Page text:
Cosmological Expansion Controversy

In the second study, astronomers on the team known as H0 Lenses in COSMOGRAIL’s Wellspring (H0LiCOW) focused on the “flickering” of quadruply lensed quasars.

True luminosity variations of the quasar — most likely caused by the varying activity of the central black hole — show up at different times in the four images. That’s because to produce each image, the quasar’s light follows a different path to the observer, and each path is a slightly different length. The time delays for the longer paths, combined with a map of the way mass is distributed in the foreground galaxy, yield a unique three-dimensional picture of the gravitational lens. As a result, astronomers can measure precise distances to both the quasar and the lensing galaxy. Moreover, these values are completely independent of other distance measures.

Distances are crucial for measuring the current expansion rate of the universe. Astronomers typically estimate a galaxy’s distance by its redshift, which measures how the wavelength of light stretches as it traverses expanding space. But to understand how fast space is expanding, astronomers need a distance measure that’s independent of redshift — that’s what the lensed quasars provide.

The H0LiCOW team uses the new Hubble data to obtain the most precise value of the current expansion rate yet obtained from gravitational lens studies: 73 kilometers per second per megaparsec, with an uncertainty of 2.4 percent.

This value stands firmly on one side of an ongoing debate on how fast the universe is currently expanding. Estimates based on objects in the relatively nearby universe show the current expansion rate, termed the Hubble Constant, to be 74 km/s/Mpc. However, the dark energy-cold dark matter theory that successfully models the composition and evolution of the universe, combined with precise measurements of the cosmic microwave background emitted shortly after the Big Bang, puts the Hubble Constant at 67 km/s/Mpc.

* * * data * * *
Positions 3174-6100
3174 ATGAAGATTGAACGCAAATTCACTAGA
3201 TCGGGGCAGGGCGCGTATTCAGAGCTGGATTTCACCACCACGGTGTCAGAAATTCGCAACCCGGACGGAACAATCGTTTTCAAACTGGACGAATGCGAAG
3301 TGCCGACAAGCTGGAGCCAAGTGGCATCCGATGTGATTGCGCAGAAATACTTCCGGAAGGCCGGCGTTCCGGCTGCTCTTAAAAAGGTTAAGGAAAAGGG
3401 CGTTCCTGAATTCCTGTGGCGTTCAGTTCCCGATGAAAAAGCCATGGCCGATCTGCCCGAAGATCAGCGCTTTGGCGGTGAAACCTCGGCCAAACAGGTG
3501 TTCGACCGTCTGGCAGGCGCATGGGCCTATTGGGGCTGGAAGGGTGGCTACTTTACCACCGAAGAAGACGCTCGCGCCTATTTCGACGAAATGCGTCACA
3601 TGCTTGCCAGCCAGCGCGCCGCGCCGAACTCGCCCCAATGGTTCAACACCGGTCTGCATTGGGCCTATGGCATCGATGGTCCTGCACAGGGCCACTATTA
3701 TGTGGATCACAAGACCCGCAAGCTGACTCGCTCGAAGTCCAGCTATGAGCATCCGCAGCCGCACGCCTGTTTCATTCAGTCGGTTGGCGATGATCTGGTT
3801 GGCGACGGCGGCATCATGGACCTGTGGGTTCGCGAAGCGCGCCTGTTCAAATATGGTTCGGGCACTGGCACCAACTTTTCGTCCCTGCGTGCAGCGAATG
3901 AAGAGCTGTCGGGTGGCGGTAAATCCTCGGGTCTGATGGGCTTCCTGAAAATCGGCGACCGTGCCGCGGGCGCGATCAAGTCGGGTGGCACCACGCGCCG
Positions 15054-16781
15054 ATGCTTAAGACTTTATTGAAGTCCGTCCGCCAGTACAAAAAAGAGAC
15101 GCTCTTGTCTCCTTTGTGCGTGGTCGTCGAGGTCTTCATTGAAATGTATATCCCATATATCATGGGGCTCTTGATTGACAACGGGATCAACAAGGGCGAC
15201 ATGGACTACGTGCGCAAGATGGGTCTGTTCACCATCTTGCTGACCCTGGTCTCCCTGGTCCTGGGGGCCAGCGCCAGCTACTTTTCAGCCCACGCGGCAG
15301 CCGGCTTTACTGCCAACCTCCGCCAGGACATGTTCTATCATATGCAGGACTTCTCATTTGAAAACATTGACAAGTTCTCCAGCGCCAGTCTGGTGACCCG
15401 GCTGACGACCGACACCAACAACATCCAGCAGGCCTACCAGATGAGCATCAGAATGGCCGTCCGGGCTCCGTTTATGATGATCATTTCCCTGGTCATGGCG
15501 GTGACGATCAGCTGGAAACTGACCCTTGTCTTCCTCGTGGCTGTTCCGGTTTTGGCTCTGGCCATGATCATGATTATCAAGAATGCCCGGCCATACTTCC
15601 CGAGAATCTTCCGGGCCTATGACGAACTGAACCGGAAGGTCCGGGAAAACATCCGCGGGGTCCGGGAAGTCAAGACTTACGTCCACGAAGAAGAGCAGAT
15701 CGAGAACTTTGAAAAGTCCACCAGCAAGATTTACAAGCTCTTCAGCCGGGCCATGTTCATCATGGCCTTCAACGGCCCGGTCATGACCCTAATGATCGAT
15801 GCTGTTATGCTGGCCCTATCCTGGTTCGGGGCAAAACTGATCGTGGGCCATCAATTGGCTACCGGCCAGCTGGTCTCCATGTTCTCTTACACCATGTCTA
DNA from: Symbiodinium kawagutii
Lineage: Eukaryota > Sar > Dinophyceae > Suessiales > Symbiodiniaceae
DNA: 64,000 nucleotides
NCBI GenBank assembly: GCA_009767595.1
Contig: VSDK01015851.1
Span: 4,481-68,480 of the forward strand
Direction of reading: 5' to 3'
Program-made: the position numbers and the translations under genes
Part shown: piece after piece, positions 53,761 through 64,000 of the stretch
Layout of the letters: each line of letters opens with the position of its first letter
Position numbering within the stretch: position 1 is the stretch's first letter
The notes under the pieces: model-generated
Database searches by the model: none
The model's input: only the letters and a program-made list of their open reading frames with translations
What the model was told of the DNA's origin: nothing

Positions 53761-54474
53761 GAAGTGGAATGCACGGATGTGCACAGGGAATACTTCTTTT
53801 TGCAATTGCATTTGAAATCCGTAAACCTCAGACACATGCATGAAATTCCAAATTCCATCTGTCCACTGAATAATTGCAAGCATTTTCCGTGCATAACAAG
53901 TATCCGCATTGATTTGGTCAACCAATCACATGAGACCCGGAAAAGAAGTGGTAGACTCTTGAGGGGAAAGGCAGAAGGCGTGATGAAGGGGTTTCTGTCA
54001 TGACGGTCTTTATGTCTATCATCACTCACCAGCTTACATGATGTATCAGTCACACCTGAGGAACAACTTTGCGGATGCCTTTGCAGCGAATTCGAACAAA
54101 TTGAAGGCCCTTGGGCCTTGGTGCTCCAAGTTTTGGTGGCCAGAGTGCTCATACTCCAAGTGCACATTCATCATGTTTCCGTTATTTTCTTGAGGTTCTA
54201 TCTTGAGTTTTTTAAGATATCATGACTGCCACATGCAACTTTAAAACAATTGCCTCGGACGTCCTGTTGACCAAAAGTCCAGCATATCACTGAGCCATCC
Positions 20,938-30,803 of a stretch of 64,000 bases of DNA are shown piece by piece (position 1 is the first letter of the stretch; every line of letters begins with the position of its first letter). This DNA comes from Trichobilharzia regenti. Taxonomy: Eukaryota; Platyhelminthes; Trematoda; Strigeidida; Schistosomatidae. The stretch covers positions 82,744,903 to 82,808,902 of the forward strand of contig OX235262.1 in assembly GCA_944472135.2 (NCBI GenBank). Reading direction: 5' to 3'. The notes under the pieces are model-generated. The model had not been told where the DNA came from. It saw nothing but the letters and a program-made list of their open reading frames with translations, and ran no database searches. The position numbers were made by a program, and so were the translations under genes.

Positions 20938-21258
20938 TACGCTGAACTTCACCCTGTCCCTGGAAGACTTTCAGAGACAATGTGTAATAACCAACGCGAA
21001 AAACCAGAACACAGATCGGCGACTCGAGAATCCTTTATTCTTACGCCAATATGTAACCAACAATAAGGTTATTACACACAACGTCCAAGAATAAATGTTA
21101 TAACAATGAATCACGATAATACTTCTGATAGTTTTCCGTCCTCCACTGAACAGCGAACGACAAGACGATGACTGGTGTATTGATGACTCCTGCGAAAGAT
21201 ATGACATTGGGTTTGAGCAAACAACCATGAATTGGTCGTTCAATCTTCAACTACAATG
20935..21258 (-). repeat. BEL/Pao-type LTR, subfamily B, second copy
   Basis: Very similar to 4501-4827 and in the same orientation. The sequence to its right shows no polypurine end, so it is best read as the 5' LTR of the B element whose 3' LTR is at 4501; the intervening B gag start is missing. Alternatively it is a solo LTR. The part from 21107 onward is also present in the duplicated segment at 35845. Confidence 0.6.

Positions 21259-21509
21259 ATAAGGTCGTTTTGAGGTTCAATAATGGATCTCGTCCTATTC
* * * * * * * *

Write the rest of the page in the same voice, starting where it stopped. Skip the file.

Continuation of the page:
Expansion Rate
The H0LiCOW collaboration analyzed six multiply-imaged quasar systems, measuring the current expansion rate of the universe to be between 71.5 and 75 km/s/Mpc. This value is inconsistent with estimates obtained from modeling of the cosmic microwave background.
H0LiCOW Collaboration

Folding in the results from the gravitational lensing study, the tension is so strong, says team member Geoff Chih-Fan Chen (University of California, Davis), that the term “crisis” is fully justified.

The H0LiCOW team, led by Sherry Suyu (Max Planck Institute for Astrophysics, Germany), will publish these latest results in the Monthly Notices of the Royal Astronomical Society. A preprint is available on the arXiv server.

Unsolved Riddles

The Hubble results shed new light on two cosmological riddles, but they don’t yet provide final solutions.

Yes, we may now conclude that dark matter must be cold, but the true nature of the invisible stuff is still a mystery. Likewise, while we now have strong additional evidence for a discrepancy between observations and predictions of the current expansion rate of the universe, it’s still unclear how this puzzle may be solved.

Studies of additional gravitationally lensed quasars will greatly add to a better understanding of these cosmological conundrums. Many lensed quasars are showing up in ongoing surveys like the Dark Energy Survey and Pan-STARRS, and many more are expected to be found by the NSF Vera C. Rubin Observatory (formerly the Large Synoptic Survey Telescope). Meanwhile, Hubble’s successor, the James Webb Space Telescope, will provide even more precise measurements of lensed quasars, further lowering the uncertainty in the results.